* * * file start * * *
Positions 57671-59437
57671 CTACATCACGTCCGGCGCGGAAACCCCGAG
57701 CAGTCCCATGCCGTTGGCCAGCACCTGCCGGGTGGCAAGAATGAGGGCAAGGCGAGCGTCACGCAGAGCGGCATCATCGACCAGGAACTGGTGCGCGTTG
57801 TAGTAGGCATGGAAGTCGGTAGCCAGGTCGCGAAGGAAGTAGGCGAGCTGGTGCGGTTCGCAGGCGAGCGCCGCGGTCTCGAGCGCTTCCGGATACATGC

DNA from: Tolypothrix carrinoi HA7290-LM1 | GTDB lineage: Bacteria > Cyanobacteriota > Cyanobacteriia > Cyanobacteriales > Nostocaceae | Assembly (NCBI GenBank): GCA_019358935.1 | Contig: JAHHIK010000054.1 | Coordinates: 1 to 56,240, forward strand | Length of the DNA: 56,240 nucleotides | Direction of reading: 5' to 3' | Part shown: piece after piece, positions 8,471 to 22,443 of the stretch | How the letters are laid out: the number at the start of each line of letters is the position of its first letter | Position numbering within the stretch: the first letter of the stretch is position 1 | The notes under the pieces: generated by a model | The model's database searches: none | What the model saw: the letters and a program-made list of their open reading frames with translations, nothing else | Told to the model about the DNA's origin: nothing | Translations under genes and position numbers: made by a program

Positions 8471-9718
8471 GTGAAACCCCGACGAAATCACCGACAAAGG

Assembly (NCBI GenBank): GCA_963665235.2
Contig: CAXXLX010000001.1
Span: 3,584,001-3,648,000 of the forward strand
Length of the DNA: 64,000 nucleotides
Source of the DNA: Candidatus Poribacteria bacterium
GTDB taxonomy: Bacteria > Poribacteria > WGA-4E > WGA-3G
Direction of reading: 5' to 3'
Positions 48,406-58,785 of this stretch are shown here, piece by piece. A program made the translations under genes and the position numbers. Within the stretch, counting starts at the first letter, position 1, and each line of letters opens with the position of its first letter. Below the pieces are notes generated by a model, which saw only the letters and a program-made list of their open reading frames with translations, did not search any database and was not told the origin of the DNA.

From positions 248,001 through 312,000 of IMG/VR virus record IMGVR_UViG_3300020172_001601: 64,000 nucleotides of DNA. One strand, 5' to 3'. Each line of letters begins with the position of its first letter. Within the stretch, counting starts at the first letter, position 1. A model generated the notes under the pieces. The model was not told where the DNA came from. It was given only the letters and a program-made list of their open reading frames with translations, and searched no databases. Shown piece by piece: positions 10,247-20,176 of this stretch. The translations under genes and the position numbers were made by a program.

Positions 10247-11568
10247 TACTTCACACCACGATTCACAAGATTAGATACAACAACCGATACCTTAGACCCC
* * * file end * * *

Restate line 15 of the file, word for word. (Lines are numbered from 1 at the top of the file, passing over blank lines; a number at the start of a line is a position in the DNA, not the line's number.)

Positions 48,406-58,785 of this stretch are shown here, piece by piece. A program made the translations under genes and the position numbers. Within the stretch, counting starts at the first letter, position 1, and each line of letters opens with the position of its first letter. Below the pieces are notes generated by a model, which saw only the letters and a program-made list of their open reading frames with translations, did not search any database and was not told the origin of the DNA.